But three years or five years down the line, I would be in a position, where I would have that type for responsibility, and the tools that I needed to get there are an MBA.

It’s kind of putting myself in a position, where I have the tools to take advantage of the opportunities that hopefully will present themselves in the future.

Akash: So. There’s this school of thought that says, “if you want to learn something, just start doing it.” Or join someone who is doing it. There’s a lot of talk on how valuable, an MBA ends up, as an education, compared to what you’d get when you’re working.

Do you think, that actually makes a difference?

David: Do I think that having an MBA makes a difference?

Akash: Yes, compared to just jumping into something.

David: Good question. I get that question a lot. Because I met a lot of people, who’re debating, whether or not to do an MBA. I think the answer is different for different people.

An MBA is really expensive.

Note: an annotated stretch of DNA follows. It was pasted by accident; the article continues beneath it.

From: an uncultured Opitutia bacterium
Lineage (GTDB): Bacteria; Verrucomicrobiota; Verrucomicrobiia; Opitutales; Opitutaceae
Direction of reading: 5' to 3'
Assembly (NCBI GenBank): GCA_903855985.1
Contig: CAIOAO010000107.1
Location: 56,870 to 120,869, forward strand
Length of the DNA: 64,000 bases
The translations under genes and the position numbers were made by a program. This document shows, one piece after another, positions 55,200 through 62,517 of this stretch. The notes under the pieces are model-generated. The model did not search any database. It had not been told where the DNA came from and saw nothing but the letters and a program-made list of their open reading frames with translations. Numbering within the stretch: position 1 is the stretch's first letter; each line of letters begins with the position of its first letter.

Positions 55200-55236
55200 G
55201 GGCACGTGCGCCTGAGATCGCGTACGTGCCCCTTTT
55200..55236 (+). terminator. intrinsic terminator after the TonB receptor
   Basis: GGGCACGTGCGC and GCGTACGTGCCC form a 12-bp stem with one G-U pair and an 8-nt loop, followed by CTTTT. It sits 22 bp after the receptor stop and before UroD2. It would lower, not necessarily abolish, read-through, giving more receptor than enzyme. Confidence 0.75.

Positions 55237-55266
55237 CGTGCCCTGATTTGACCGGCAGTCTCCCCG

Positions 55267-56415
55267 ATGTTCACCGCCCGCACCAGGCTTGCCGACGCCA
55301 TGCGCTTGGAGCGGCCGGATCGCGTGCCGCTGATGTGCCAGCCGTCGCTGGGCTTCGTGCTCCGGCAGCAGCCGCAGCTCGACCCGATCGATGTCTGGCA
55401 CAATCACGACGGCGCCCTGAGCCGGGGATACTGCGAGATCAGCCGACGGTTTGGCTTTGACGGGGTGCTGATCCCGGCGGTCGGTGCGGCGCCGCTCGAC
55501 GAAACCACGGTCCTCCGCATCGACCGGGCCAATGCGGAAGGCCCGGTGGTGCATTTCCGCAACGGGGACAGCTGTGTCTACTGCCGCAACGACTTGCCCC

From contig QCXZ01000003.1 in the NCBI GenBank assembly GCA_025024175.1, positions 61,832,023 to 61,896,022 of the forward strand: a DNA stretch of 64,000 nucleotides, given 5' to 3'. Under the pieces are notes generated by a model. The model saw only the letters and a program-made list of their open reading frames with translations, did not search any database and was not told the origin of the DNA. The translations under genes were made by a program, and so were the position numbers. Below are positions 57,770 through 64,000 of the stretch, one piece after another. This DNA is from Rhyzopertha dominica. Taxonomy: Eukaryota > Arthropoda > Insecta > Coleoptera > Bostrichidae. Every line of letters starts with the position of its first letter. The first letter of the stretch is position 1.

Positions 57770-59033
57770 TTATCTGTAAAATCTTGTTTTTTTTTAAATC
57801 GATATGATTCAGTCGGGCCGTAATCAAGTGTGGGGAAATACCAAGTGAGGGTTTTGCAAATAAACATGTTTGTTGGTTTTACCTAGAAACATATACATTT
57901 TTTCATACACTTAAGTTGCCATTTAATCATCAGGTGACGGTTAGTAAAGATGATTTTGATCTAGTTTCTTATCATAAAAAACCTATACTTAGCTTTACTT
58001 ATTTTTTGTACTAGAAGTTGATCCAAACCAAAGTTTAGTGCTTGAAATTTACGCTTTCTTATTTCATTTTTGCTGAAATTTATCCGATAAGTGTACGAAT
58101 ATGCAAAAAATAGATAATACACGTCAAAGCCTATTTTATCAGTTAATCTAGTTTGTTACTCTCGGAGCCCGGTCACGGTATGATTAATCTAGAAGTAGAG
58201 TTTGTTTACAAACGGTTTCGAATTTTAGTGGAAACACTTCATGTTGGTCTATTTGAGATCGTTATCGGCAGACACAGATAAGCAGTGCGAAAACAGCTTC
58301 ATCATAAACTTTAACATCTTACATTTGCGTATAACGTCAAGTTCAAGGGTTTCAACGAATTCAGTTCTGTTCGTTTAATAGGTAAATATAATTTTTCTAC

So, there needs to be an ROI. Return of investment. I think, if you’re doing an MBA because you want to start your own business, I think, it would be a much better investment, to just buy the right books, speak to a few people who’ve done an MBA, buy the right books that they recommend.

And that will save you probably like a $100,000, and you can invest that money in your business.

If on the other hand you’re working your way up the ladder, or you want a career change or a pivot, as I did. And I didn’t have the skills to pivot.

Then, it can be the right thing that gives you that knowledge that allows you to apply for a different type of role, than the one you’ve had up until then.